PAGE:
Youth Day draws a huge crowd again
Kayla DeBlieck had just gotten done making her own rope at the Alexandria Shooting Park on Sunday afternoon and was ready to hurry on to the next event.
It was down to the last hour of the five-hour Youth Outdoor Activity Day, and there was still so much to do.
“I don’t really like to go fishing, but I really like to just do stuff in nature,” Kayla said. “I like to be in the outdoors so much because I want to explore.”
The 6-year-old from Alexandria came to the right place. This year’s third annual youth day hosted by the Douglas County Pheasants Forever chapter and Viking Sportsmen group had a total of 39 different events for kids to try.
Those range from the entertainment to educational variety. There were staple events like trap and archery shooting, fire building and a shoot/don’t shoot course, geocaching and mock blood trails.
Many are set up to get kids a taste of hunting or fishing, but not all of them. There was a pollinator booth, a chance to build a bird feeder, ATV safety tips and rides and a climbing wall. Many of the parents or grandparents that brought their kids on Sunday were hunters or anglers themselves, but the popular theme was anything that kids can do in the outdoors is time well spent.
“It’s wonderful,” Kayla’s father, Simon, said. “We fish a fair amount. We go up and visit grandparents a lot in Park Rapids, and they have a lake place. We go out on the lake and they go on tubes and fish and swim. We live out in the country, so they do some walking and there’s deer and turkeys wandering around. I’m just glad they want to be outside.”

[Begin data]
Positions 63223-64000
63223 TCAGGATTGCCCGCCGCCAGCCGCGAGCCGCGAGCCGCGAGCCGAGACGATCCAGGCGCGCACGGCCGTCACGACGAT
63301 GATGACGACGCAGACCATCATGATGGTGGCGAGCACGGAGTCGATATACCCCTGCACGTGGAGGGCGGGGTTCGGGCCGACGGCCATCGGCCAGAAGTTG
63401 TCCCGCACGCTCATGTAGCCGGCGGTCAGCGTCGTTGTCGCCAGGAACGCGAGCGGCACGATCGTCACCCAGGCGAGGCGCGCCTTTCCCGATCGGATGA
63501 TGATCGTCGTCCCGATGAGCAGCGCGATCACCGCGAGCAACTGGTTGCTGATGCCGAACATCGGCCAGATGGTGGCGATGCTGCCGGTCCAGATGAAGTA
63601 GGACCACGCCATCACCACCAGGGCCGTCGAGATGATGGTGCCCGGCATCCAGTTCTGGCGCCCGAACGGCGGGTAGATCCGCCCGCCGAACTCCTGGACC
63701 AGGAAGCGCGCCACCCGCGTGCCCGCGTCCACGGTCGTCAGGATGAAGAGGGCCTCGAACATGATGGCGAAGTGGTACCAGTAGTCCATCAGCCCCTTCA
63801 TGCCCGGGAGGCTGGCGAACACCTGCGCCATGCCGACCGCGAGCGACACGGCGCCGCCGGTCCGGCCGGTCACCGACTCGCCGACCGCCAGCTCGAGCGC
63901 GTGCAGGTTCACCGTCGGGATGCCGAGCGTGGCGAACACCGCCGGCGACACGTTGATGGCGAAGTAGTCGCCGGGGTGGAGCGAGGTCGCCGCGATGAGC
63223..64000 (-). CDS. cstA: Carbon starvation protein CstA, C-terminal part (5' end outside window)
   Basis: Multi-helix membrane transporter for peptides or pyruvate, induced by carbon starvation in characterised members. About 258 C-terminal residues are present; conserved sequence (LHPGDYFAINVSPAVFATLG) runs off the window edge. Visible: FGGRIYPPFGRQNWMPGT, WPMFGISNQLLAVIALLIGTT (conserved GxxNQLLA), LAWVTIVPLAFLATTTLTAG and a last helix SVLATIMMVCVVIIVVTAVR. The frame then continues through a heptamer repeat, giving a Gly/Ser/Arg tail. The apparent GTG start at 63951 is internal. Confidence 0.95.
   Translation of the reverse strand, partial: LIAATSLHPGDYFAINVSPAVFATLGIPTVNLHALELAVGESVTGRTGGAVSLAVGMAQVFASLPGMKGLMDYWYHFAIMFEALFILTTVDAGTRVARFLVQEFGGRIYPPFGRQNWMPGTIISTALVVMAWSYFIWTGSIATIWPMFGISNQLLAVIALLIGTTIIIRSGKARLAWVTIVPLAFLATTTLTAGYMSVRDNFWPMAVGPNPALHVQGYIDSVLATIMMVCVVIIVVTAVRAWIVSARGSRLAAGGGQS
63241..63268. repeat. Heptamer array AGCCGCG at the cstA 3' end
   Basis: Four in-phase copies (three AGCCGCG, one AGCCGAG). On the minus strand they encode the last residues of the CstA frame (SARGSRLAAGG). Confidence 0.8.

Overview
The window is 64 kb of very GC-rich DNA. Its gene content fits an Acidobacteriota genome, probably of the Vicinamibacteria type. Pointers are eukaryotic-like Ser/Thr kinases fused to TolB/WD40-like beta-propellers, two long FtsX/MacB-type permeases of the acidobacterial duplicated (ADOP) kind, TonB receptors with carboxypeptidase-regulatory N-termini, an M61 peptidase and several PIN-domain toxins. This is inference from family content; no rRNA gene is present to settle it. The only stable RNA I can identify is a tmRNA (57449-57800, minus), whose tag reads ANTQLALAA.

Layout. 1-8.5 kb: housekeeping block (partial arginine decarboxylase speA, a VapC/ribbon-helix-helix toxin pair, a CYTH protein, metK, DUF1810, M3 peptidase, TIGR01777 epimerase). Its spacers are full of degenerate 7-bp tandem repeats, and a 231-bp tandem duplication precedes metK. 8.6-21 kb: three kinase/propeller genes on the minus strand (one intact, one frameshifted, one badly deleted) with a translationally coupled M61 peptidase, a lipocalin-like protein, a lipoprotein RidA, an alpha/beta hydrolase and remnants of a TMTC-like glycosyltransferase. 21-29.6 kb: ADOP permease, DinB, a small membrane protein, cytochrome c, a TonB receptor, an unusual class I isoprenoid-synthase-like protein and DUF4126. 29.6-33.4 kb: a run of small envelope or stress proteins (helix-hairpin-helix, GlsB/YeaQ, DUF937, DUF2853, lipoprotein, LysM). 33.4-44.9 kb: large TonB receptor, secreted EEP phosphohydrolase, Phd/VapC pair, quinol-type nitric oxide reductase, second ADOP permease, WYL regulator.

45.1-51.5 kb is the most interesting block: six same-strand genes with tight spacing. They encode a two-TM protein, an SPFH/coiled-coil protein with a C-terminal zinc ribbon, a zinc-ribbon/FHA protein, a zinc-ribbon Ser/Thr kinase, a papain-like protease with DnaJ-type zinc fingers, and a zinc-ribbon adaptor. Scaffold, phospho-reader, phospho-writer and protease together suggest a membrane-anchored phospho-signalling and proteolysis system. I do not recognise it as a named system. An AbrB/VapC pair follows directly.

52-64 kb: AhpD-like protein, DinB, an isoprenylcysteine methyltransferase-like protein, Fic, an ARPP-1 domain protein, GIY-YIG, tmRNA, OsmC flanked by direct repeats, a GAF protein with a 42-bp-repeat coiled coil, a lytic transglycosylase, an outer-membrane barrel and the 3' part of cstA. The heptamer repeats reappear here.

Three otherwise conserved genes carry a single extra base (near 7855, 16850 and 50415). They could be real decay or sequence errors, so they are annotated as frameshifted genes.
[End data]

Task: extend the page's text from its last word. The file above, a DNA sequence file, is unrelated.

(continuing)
EVENT GROWS AGAIN
Dean Krebs, president of Douglas County PF, said they registered 1,811 kids on Sunday with a total attendance of more than 3,000, including more than 250 volunteers. That’s more kids participating for the third straight year – from 542 in 2014 and 1,391 last summer.
That’s the goal for the hundreds of businesses and outdoor groups around Alexandria, Minnesota and the country that provide time and financial support to make this an entirely free event that offers food and fun for kids 16 and younger.
“We’re always trying to make sure we have the same or more kids, yet I think the quality of our events went up,” Krebs said. “We had more events this year with a rock climbing wall, butterfly preschool, ATV course. I was telling somebody else that not one of these kids were in front of a screen today. I haven’t seen one screen. No iPads, no Internet, no TV, and they’re having a ball, which is fantastic.”
A DIFFERENT EVENT FOR EVERYONE
Paul and Paulette Johnson of Alexandria were there with three of their grandkids in Ethan, 14, Sidney, 12, and Erica, 10. Hunting and fishing have been a part of the Johnson family for years, but they were blown away by the depth of activities offered in their first time coming to the event.
“Things we’ve never even seen,” Paulette said. “It’s very exciting with all the items, the places they can go and do.”
“I think this is a fantastic program,” Paul added. “I’ve never been out here before. There’s so many kids out here that don’t get exposed to this stuff. I think it’s wonderful.”
Ethan was on a mission to test out his accuracy with throwing a tomahawk. Sidney braided her first rope.